Elder Abuse Awareness Day and Month: What You Need To Know

Today, June 15 is Elder Abuse Awareness Day part of the official Elder Abuse Awareness Month, spanning the entirety of June.

According to the United Nations, which designated the day, its goal is to “focus global attention on the problem of physical, emotional, and financial abuse of elders. It also seeks to understand the challenges and opportunities presented by an ageing population, and brings together senior citizens, and their caregivers, national and local government, academics, and the private sector to exchange ideas about how best to reduce incidents of violence towards elders, increase reporting of such abuse, and to develop elder friendly policies.”

Our local, national and global population is shifting to be an older majority with estimates indicating by “2050, the global population of people above the age of 60 will exceed the number of younger people” according to the UN.

Further “research has shown that elderly abuse, neglect, violence, and exploitation is one of the biggest issues facing senior citizens around the world. World Health Organization data suggests that 4 to 6 per cent of elderly suffer from some form of abuse, a large percentage of which goes unreported.”

Now more than ever with the generational shifts, its imperative that home care agencies, caregivers, spouses, family, friends, community members and health care providers recognize the signs of elder abuse.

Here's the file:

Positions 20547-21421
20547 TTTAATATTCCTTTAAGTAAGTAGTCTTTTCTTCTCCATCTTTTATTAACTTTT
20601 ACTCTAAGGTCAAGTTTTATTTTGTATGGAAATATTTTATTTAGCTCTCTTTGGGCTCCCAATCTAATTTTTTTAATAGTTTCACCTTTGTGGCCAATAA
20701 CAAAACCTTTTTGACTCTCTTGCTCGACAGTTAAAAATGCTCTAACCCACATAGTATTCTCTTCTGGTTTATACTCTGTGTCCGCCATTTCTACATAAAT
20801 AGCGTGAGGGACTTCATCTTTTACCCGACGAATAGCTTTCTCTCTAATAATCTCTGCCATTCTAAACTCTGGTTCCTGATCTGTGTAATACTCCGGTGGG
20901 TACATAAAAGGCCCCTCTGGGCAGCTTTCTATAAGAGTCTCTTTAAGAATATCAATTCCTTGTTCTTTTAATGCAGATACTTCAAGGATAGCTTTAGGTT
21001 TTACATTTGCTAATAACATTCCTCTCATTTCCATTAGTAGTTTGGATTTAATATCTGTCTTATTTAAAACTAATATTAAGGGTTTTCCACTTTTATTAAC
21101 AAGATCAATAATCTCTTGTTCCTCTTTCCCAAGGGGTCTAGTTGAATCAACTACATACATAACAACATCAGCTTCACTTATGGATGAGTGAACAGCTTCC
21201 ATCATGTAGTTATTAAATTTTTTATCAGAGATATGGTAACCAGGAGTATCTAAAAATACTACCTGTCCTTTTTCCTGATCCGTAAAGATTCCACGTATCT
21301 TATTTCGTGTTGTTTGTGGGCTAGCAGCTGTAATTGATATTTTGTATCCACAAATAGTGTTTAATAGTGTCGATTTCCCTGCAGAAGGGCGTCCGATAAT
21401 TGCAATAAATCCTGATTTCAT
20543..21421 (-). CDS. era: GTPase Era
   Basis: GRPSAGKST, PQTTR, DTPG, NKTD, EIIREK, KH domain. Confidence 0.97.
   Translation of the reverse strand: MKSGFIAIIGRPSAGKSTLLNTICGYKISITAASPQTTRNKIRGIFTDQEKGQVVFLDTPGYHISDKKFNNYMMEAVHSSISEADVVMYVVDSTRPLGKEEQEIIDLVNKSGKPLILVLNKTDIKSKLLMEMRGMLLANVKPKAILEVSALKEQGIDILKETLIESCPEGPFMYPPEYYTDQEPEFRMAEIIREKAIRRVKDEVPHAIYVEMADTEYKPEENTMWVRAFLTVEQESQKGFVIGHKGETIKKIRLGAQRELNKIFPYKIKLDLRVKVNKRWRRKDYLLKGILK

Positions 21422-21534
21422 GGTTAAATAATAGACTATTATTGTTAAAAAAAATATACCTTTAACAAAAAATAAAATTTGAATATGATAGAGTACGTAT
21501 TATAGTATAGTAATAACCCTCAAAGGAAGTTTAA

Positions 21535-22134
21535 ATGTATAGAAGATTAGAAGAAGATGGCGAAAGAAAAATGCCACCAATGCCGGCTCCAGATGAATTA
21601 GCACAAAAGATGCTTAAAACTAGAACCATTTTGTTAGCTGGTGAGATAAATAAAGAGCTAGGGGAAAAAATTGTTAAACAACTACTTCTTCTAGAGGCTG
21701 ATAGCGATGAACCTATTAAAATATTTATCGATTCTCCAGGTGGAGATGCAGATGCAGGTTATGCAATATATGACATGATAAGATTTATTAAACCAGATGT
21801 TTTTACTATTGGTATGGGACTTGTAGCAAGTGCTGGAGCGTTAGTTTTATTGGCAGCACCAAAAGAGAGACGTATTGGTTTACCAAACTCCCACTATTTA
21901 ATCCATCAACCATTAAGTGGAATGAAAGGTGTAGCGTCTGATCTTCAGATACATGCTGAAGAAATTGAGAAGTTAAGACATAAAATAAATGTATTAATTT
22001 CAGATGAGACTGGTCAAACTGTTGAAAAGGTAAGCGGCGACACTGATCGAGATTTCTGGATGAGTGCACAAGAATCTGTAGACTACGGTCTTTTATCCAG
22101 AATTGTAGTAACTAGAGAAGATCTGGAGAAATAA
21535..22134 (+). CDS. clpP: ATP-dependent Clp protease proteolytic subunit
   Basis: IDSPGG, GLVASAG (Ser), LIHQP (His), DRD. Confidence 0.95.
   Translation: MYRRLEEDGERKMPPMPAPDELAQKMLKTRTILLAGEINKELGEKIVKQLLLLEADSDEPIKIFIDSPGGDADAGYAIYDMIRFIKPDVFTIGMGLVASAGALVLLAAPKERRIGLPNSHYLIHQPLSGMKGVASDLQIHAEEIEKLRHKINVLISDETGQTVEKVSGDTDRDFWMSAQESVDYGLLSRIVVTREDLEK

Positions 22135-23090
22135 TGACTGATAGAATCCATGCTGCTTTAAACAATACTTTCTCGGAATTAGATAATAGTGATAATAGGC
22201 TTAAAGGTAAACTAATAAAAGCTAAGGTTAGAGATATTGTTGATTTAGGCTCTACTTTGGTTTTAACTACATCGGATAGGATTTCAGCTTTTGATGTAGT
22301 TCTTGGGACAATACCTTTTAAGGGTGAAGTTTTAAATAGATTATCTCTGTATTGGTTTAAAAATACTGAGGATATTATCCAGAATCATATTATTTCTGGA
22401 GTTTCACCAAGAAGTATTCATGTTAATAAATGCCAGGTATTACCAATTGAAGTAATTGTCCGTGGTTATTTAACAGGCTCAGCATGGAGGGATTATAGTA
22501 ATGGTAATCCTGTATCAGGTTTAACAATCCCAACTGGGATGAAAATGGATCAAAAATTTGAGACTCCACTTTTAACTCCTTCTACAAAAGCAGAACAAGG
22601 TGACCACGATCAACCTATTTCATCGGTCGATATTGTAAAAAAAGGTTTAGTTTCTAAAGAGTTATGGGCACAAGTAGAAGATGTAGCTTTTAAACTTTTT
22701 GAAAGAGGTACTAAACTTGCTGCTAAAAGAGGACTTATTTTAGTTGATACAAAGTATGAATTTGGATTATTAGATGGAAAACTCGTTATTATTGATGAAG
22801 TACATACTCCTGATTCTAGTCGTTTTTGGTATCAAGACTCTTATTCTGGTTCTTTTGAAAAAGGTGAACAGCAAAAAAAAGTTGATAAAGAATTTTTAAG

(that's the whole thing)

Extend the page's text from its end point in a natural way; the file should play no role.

The following are common signs of elder abuse:

  • Bruising (multicolored bruising can indicate bruising over time), lacerations, punctures or welts
  • Sprains, dislocations, fractures or broken bones
  • Recurring or unexplained injuries especially in areas usually covered by clothing
  • Poorly treated or untreated injuries
  • Dehydration or malnutrition
  • Depression or withdrawal
  • Hesitation to talk openly
  • Fearfulness of being alone with specific people
  • Confusing or contradictory statements or accounts of injuries
  • Unexplained agitation
  • Denial of injuries
  • Financial situation changing for the worse or drastic and sudden financial decisions

If you suspect someone you know is a victim of elder abuse, or if you yourself have been a vicitim, call 911 or the National Domestic Violence Hotline at 1−800−799−7233 or TTY 1−800−787−3224.

If you are a California resident, you can also visit the California Partnership to End Domestic Violence website at http://www.cpedv.org  or the State of California Bureau of Medi-Cal Fraud and Elder Abuse website at https://oag.ca.gov/bmfea for more help and resources.